I was always a hugger. I can remember at church on Sunday’s when I would see all the older women. I knew they had life savers in their purses, and I would charm them, give them a hug, and hope they would share their Lifesavers with me. See I never had much candy growing up, so Lifesavers were a bright light (especially after a church service).
In any case, I was never forced to give a hug to the older ladies at church. It was my choice. I have no idea what it would have been like for me if I was forced to hug them. This Daily Om titled: “Repressing the Inner Voice” talks about giving away our power. When we are forced to hug family members against our will. It will make me that much more aware when I have kids of my own, and make sure I do not put them in situations where they might not want to share a hug with another individual.
I know as I have gotten older, I am definitely aware of when I want to share myself with another. I am probably entirely more open with love and hugs than I was when I was younger, but it is still my choice. Kids are often in positions where they do not have a choice, and parents need to make sure they are listening when their kids voice their opinion that they are not comfortable. This is such a great end to this Daily Om:
“All we have to do is have the confidence to listen to our own voice and let it guide us as we make our own decisions in life and remember the necessity for balance.”
Balance? Yes. That seems to be an ever occurring reminder in my life. Balance. Balance. Balance. Be sure that you are not giving away your power and that you are not putting others in a position of giving away their power.
I have written from time to time about farts. It might gross some of you out, but those of you that are transparent and not afraid to say what is really on your mind know that we all fart, and sometimes it happens in public places. On an airplane, in a dressing room, or at the grocery store. These days with gluten and dairy intolerances, it seems to be a more common occurrence, or maybe a more common conversation. Do not worry this blog is not completely about farts, I have another mission for your day.
It is about hugging. Ah you read the title. A colleague recently shared (jokingly of course) that he was not a fan of hugging. His wife confirmed it. He said: “Hugging makes me fart.” I laughed, and then I laughed again. Literally I can see what it means. Sometimes Chris has squeezed me so hard that well a bit of air might have escaped, but again, not the focus of this blog post. I loved what he said, and I love how funny it was to me. It was real and raw, and even if he was kidding, it brought a smile to my face and made my day!
Growing up, my house had few hugs. I do not remember hugging my siblings much, or my parents, or grandparents. It was not really encouraged and not something I witnessed too often. So I am not sure at what point in my life that hugs became prevalent. I am a hugger. I have no problem meeting a new person and by the time I have had a conversation, interacted, feel comfortable and connected giving them a hug at the end of our visit. It often feels odd to get to know someone (a man or a woman) and not give them a hug at the end of the visit. Although there is one thing I have noticed. Men often feel awkward hugging a woman too close. A hug is a hug is a hug. Just bring it in and hug it out. Who cares about what body parts come into contact with each other? To me a hug is a way to connect, a way to say I value you.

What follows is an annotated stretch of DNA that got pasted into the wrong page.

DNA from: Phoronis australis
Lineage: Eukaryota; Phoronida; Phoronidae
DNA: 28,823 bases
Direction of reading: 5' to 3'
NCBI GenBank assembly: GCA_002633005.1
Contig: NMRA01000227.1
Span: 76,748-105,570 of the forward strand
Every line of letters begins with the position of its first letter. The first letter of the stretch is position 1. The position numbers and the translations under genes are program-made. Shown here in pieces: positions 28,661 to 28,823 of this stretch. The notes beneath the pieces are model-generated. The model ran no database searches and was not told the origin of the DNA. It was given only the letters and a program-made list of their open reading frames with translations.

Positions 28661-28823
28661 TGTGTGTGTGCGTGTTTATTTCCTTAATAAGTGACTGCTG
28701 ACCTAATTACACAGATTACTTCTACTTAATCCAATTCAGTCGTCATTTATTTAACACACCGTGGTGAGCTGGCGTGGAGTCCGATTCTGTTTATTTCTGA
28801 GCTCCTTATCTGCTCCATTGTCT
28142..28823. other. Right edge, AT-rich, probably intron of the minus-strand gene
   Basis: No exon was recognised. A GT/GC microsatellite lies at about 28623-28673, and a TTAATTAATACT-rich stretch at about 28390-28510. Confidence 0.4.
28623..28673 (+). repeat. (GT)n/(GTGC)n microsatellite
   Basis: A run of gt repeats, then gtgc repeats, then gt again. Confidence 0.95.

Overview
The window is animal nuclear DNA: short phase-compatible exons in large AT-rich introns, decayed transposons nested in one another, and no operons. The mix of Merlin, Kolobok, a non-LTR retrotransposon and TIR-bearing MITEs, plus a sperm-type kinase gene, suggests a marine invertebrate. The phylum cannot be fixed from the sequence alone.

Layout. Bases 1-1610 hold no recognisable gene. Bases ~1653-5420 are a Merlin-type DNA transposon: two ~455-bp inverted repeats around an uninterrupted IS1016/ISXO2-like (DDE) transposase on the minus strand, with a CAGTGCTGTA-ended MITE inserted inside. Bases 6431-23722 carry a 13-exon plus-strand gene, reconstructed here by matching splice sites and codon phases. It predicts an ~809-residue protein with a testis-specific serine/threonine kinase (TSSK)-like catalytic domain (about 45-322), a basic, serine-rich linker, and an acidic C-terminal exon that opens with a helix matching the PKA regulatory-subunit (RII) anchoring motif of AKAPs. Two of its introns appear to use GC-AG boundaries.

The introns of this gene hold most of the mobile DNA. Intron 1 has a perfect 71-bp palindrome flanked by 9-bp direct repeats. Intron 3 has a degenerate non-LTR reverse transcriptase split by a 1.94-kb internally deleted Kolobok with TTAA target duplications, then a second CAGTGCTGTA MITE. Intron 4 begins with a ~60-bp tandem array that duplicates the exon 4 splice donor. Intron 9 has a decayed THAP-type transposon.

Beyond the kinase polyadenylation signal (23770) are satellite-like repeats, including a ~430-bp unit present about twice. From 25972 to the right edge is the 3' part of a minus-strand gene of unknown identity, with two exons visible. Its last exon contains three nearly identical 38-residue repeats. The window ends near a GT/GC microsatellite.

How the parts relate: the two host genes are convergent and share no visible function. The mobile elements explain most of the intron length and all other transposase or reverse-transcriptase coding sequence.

Even in an extremely love filled relationship, a hug can sometimes feel more meaningful than a kiss. You can squeeze the crap out of someone and show how much they mean to you that is sometimes hard to show in a kiss (especially in public). In the morning I often find Chris wherever he is in the house and demand my morning hug. I feel somewhat off starting my day or being at work and realizing I did not get my morning hug. (Makes me grumpy). A hug says things that do not need to be said, soothes a bad day, tears, and even a grumpy person.
Just remember though that the next time you hug someone, they might just fart!
I used to be an intense hugger. Well, I still am, but I used to be with lots of people, now I am a lot more selective. Maybe time and the world has made me less of a hugger, but I remember as a very small child that I would hug with a fierceness and not let go. I am not sure what that was all about, but I can visually remember being a hardcore hugger. What happened? Did I learn that I had to be careful who I hugged? Did I not get hugs in return? I am not completely sure, but I know something shifted in my life and I became more aware and cautious about my hugging. Part of it saddens me. Why?
A hug is a wonderful thing. It can completely change a moment. You can be angry with your spouse, disagree, and they can encompass you with their entire body into a hug and it can make all the anger and frustration melt and ooze out of your body. A hug can essentially heal a moment.
A hug can comfort you. Have you ever had a time when you had no idea that something was bugging you and a friend or family member could tell that you need a hug? The moment you are embraced, you melt. You start with shedding a tear, and the comfort and safe arms around you turns you into a blubbering mess. It has happened to me with close friends, family members, and co-workers. A hug can release the most pent-up issues in life.
A hug can make you feel loved. In my marriage I am a hugger (well, we both are). Yes, I can share with you that of course I love the passion of a kiss, but a hug comforts, supports, and shares something deep. It reminds you that you matter. A hug can ground you and reinforce just how much you are loved.
Hug it out, release, and remember that you are loved. Right now. Today.